I think there's going to be a lot of opportunity for companies that come up with innovative ways to do that. Companies like Sermo, which is in, I guess you could call it, the crowd-sourcing business. In fact, they've got about 70,000 physicians who are members of this network. They use it to get help or to provide knowledge that they've gained in a procedure and share it with others. People can ask questions when they have a problem and a doctor will answer it, so it's like having an enormous panel of people at your beck and call. The Endovascular Forum, another Boston outfit, does the same thing, but what they're doing is creating a forum for people to cross-communicate in ways that their professional tools don't provide — the professional meetings, the professional literature, doesn't really do it. You want it faster, you want it more candid, you want it tested, truly against peers. The peer-reviewed system today does not work, because the peers in today's peer-reviewed academic system are establishment types. That's how you get to be a peer, you get a reputation. But the problem is, if you're an establishment type, you tend to be much more resistant to change because change threatens your position in the establishment.
I also think that transparency is great in theory, but in practice the same information that you make transparent will be appreciated by some and understood in exactly the opposite way by somebody else. In order to have effective transparency, you need an educated reader. And unfortunately, that's not what we have in our society.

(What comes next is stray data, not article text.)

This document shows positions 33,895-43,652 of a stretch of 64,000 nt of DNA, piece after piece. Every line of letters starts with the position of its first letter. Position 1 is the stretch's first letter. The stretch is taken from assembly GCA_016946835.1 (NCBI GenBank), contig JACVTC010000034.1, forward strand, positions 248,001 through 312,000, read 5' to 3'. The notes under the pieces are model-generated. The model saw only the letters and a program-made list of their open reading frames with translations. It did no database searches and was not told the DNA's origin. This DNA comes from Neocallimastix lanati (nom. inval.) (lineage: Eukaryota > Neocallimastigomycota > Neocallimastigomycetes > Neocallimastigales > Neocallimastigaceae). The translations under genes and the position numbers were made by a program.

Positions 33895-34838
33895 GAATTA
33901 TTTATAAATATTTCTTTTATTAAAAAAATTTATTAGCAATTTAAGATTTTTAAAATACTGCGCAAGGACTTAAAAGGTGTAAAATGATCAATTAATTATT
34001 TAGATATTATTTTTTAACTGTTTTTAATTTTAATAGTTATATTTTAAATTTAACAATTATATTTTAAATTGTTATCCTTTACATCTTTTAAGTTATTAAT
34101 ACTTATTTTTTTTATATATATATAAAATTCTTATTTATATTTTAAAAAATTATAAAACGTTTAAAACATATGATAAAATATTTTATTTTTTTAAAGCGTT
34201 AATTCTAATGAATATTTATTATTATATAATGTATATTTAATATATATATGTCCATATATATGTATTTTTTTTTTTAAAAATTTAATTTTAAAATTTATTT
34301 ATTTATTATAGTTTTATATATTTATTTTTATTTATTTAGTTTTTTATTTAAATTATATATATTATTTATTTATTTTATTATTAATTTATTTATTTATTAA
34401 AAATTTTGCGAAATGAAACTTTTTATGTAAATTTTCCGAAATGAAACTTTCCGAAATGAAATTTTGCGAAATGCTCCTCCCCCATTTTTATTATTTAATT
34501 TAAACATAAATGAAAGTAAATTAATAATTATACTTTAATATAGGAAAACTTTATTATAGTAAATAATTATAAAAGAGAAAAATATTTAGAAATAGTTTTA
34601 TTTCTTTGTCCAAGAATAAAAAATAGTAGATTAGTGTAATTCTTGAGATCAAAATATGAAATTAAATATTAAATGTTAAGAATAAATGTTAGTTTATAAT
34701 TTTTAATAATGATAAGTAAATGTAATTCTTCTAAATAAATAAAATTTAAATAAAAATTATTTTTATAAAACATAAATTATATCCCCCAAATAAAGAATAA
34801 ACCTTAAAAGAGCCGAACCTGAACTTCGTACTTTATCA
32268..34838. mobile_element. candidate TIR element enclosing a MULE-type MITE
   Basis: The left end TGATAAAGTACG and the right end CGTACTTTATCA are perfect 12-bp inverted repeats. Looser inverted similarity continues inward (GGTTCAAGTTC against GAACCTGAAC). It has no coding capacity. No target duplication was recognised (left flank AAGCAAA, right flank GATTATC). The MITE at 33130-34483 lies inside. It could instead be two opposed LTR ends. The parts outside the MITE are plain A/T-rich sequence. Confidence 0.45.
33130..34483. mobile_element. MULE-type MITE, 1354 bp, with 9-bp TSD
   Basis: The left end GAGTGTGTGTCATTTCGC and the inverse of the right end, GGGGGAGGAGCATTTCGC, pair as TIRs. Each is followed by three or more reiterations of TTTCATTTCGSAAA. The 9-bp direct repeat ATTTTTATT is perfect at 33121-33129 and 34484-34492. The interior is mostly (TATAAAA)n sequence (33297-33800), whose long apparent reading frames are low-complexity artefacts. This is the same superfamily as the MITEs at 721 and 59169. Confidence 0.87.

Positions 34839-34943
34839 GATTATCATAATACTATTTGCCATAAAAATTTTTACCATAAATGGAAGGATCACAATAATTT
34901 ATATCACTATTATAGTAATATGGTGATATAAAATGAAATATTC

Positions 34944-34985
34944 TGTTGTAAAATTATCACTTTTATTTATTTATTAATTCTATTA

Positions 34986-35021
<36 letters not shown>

MassDevice: As you consider the medical device world today, what opportunities excite you? Where do you think the new frontiers of innovation lie?
JA: Two classes of answers. I think there are several technological areas that are going to continue to be leapfrogs. Imaging is one. All of the different modes of imaging keep getting better. Over time people are figuring out how to fuse different modes with each other. That's going to continue to grow and it's going to continue to be easier to use. It's also going to continue to get less expensive, so it can be applied in areas where it couldn't be today, whether it's in the ambulance or even the home. Already we're seeing an example of that with ultrasound. In fact there's an app for the iPhone that allows it to be plugged in to a nice ultrasound probe. GE is making a phone-size ultrasound — and by the way, as you know from some of their advertising, they're doing this outside of the United States. They're doing a lot of this development in Third World countries. It's what those companies call reverse engineering.